Lymphedema of the leg (secondary lymphedema) often occurs following treatment for cancer of the abdomen. Lymph nodes are removed in the course of surgery and/or radiotherapy resulting in damage to the lymphatic system. A genetic predisposition to insufficiency of the lymphatic system can also lead to the development of (primary) lymphedema.
Special recommendations have been defined for cancer patients in aftercare, which are intended to help avoid or at least delay the development of leg lymphedema.
1. At home and at work
– Void any injuries, overexertion, heat and cold.
– Avoid standing for long periods.
– Beware of boiling water – there is a risk of burning even from steam.
– When working at a hot stove or oven, always wear clothing to protect your legs and use oven mittens.
– Always wear rubber gloves while working.
– Avoid underwear and slips with tight elastic bands that cut in either around the waist or the legs.
– Avoid wearing tight knee socks.
– Acquire footwear of an ample size so that your bandaged foot can fit in the shoe without difficulty.
– Avoid wearing tight belts.
3. Beauty treatment and body care
– Try to keep as clean as possible and care for your skin thoroughly.
– When doing your fingernails, avoid cutting away the nail folds.
– Be careful when filing.
– Avoid pushing back or cutting away the cuticles.
– Avoid using any irritating or allergenic cosmetic products.
– Avoid using the sauna.
– Avoid sun-bathing.
– When massaging, avoid kneading the leg.
– Avoid shaving the leg.
4. In the garden
– Avoid injuring yourself when working in the garden (by prickles, thorns or tools).
– Always wear long pants and use gloves when doing garden work.
5. With household pets
– Be sure to avoid any bites or scratches to the swollen legs.
6. Sports and recreation
– Avoid over exerting yourself.
– Avoid exposure to heat or cold.
– Avoid injuring yourself.
– While swimming is one of the activities recommended in therapy, avoid overexerting yourself when doing so.
7. Food and nutrition
– Maintain your weight.
– Make sure you are getting a balanced diet (meat, vegetables, and fresh fruits).
– Limit your intake of table salt as far as possible.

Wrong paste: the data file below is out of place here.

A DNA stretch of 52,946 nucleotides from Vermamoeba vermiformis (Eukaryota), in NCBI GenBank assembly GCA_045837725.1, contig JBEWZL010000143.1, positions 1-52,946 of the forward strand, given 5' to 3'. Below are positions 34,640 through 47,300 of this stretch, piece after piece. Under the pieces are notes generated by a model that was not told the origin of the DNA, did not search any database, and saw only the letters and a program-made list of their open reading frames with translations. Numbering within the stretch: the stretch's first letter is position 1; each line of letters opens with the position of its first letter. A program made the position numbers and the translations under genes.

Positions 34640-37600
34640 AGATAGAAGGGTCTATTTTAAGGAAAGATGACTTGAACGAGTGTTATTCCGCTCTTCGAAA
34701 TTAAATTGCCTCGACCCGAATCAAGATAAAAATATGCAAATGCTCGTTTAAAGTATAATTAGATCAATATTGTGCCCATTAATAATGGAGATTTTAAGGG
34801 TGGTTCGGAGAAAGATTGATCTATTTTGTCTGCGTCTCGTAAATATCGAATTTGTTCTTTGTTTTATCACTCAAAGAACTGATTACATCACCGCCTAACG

8. During the day
– Perform your special gymnastic exercises with the leg sleeve from time to time.
– Wear the leg sleeve prescribed by your doctor.
9. During the night
– Prop up your swollen leg in bed.
10. When planning a vacation
– Avoid destinations where insects are prevalent.
– Be sure to wear compression stockings when travelling by plane.
11. At the doctor’s
– Avoid having injections administered (to the skin, muscles, veins or joints) on the side of your body that has been treated by surgery or is swollen.
– Avoid injections to the surgical scar.
– Avoid acupuncture or neural therapy to the side of your body that has been treated by surgery or is swollen.
12. Immediately consult your doctor
– If your swollen leg becomes infected (fever, reddening of the skin, shivers).
Lymphedema is an abnormal accumulation of protein-rich fluid in the interstitium, most frequently seen in the arms or legs. It is a chronic condition but can be controlled.
Primary vs. Secondary Lymphedema
Primary Lymphedema develops due to imperfect development of the lymph vascular system. This can occur at birth or often appear later in life.
Secondary Lymphedema has a known cause such as destruction or removal of lymph nodes related to surgery and radiation for Cancer, Filariasis (elephantiasis), obesity, severe trauma or infection.
Usual Signs and Symptoms
Discomfort – feeling of heaviness, tightness and the feeling of tension.
Symmetry – if bilateral, Lymphedema is usually assymetrical.
Skin changes – swelling, tissue hardening or thickening and hyperkeratosis, papillomas if left untreated.
Stages of Lymphedema
Stage 0 – Latency – Patient may have subjective complaints/symptoms.
Stage 1 – Reversible – Pitting and reduces with elevation
Stage 2 – Spontaneously irreversible – displays evidence of fibrosis
Stage 3 – Lymphostatic elephantiasis – Severe edema with severe skin changes
How to manage Lymphedema
Manual Lymph Drainage (MLD)– increases lymphangio activity used to reroute fluid around blocked area into healthy lymphatic regions and lymph nodes. It promotes relaxation and reabsorption of protein-rich fluid.
Compression Bandaging – prevents re-accumulation of fluid and assists in the breakdown of deposits of indurated tissue. Compression alone does NOT adequately treat Lymphedema. Compression therapy without MLD can lead to proximal edema and fibrosis of the adjacent trunk quadrant.
Exercise – to facilitate lymphatic and venous return, it should be done at a moderate level while wearing compression garments.
Skin care – To decreased incidence of infection. And do not forget to moisturize your skin.
Eat a balanced healthy food – Weight management is important to patient’s with Lymphedema.
With the help of a Lymphedema Therapist, you will know more about your condition and how to manage it.